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academic requirements as well as outside opportunities, Beaudrie said. Increases in tuition mean students have to work more and they’re juggling more, so stress and pressure is higher. The work environment is uncertain and more competitive, which means advisers need to know more these days to meet students’ needs. Effective advising now focuses on the holistic, which means going beyond simply scheduling next semester’s classes, Catts said. “Advising can be so much more,” Beaudrie said. “It’s about helping students have the best college experience possible.”

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News • Tuesday, February 5, 2013

Arizona Daily Wildcat • 3

Rosa Parks honored with stamp MCCLATCHY TRIBUNE

DETROIT — Nearly 500 people, both dignitaries and ordinary citizens, packed the Charles H. Wright Museum of African American History on Monday to honor civil rights legend Rosa Parks and witness the unveiling of a postage stamp in her honor. “When she sat down, she made the whole country stand up for what is right,” said Congressman Gary Peters, D-Mich., one of several local and national officials who spoke at the unveiling. City Council President JoAnn Watson presented a resolution declaring Monday Rosa Parks Day in Detroit. “Mother Parks was a revolutionary,” said Watson, noting that her work as an activist continued well after she moved to Detroit in 1956. Monday would have been Parks’ 100th birthday. Elaine Steele, who co-founded the Rosa and Raymond Parks Institute for Self Development, challenged those present to continue Parks’ fight

Cassandra Spratling/mcclatchy tribune

Sisters Carolyn Green, left, and Loretta White, attend the unveiling of a postage stamp that honors their cousin Rosa Parks Feb. 4.

for justice by joining and supporting the Detroit-based institute. “Together we must carry forth the legacy,” Steele said. Former Detroit Deputy Mayor Adam Shakoor said her spirit remains with the people. “I believe she is still with us,

encouraging us to be courageous, to love each other, to move forward, and to progress, not just the race, but the human race,” said Shakoor, who also had been an attorney for Parks. Several of Parks’ family members were present for the unveiling. “This stamp is a great part of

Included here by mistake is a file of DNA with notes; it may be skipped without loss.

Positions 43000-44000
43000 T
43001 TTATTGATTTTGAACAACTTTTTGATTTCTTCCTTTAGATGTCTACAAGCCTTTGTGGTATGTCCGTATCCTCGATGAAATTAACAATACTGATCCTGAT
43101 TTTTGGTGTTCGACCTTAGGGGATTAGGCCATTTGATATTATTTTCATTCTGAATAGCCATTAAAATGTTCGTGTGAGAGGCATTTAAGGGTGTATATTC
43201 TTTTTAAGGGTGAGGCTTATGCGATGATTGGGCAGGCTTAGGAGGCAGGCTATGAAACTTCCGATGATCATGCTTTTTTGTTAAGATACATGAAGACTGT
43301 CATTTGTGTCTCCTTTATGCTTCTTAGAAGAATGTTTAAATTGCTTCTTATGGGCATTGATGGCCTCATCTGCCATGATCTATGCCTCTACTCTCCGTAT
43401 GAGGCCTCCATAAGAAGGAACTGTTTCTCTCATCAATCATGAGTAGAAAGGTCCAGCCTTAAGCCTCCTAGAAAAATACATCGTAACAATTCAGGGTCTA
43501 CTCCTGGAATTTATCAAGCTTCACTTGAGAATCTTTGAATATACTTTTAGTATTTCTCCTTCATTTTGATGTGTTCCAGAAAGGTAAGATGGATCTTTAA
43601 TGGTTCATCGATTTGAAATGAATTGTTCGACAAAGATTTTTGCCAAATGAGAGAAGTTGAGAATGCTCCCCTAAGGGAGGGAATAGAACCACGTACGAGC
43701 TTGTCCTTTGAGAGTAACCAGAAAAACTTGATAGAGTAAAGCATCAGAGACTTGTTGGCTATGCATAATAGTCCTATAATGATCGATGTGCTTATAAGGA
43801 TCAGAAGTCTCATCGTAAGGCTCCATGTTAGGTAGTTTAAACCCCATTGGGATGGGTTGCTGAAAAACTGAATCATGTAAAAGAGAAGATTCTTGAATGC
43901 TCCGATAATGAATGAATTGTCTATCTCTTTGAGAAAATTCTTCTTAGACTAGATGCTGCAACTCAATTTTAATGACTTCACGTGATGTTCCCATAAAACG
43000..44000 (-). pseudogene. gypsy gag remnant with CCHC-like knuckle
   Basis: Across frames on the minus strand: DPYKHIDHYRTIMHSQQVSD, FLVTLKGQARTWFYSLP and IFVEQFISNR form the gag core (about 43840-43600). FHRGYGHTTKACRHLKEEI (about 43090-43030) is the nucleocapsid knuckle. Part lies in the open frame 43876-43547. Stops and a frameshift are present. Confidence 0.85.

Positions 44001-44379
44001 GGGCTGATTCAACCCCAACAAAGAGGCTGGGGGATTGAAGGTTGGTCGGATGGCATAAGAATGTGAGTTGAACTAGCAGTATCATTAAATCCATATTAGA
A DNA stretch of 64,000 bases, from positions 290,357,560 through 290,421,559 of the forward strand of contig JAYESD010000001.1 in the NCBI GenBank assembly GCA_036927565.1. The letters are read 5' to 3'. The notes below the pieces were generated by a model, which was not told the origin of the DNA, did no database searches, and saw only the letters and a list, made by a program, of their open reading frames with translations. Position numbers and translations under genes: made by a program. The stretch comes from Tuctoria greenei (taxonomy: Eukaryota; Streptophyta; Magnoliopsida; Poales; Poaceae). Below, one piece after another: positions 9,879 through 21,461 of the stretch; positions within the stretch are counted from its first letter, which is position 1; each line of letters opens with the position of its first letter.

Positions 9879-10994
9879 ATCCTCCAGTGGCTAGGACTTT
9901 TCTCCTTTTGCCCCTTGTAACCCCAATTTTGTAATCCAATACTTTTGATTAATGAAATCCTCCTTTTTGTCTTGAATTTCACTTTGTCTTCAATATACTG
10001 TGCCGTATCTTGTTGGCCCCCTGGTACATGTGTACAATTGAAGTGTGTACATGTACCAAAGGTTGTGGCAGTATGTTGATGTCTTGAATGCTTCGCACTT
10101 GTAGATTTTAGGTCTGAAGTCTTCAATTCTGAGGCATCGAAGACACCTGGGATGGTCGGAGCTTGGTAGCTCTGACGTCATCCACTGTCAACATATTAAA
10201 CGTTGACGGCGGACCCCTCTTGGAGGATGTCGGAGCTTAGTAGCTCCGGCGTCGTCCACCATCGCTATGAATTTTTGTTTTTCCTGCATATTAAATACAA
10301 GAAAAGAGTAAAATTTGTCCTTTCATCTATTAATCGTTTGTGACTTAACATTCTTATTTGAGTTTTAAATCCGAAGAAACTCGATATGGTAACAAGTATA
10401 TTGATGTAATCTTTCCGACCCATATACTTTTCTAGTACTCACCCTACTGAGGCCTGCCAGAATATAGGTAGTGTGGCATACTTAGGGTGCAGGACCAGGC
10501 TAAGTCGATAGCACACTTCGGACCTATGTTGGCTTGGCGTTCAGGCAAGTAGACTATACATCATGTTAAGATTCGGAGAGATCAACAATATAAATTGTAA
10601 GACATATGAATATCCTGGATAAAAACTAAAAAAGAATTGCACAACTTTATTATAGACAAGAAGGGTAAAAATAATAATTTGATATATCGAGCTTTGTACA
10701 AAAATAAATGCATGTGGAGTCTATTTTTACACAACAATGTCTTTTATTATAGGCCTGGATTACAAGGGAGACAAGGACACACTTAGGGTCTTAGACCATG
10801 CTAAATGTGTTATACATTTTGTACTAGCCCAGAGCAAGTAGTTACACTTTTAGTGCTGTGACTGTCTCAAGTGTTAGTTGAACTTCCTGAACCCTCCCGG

Study: Israeli, Palestinian textbooks lack objectivity MCCLATCHY TRIBUNE

JERUSALEM — Israeli and Palestinian textbooks get failing grades when it comes to adequately and positively representing each other’s people, culture and history, according to a three-year, U.S-funded study released Monday. On the bright side, researchers concluded that most schoolbooks on both sides were factually accurate, even though they usually described each other in negative, unflattering terms and typically cast each other as the “enemy.” Extremely negative material, such as demonization, incitement to violence or depicting the other side as subhuman, were rare in both Israeli and Palestinian books, the report found. Israeli officials, who frequently claim Palestinian textbooks espouse hatred, rejected the study’s conclusions as biased. Palestinian Authority officials said the study vindicated their assertion that their textbooks are as fair and balanced as Israel’s. The report found both sides lacking in objectivity and balance. Neither side scored particularly well in geography with 94 percent of Palestinian textbook maps failing to identify the existence of Israel and 87 percent of Israeli maps lacking any mention of Palestine or the Palestinian territories. Neither side’s textbooks devoted adequate attention to the idea of living together in harmony, researchers said. “Peaceful co-existence ... is completely ignored,” said Sami Adwan, a professor at Bethlehem University, who participated in the research with Daniel Bar-Tal, a professor at Tel Aviv University, and Bruce E. Wexler, a senior research scientist at Yale School of Medicine. Funded with a $500,000 U.S. State Department grant, the project analyzed 94 Palestinian textbooks and 74 from Israel, including some from public state-run schools and some from ultra-Orthodox institutions. Ultra-Orthodox schools have a large degree of autonomy in setting their own curriculum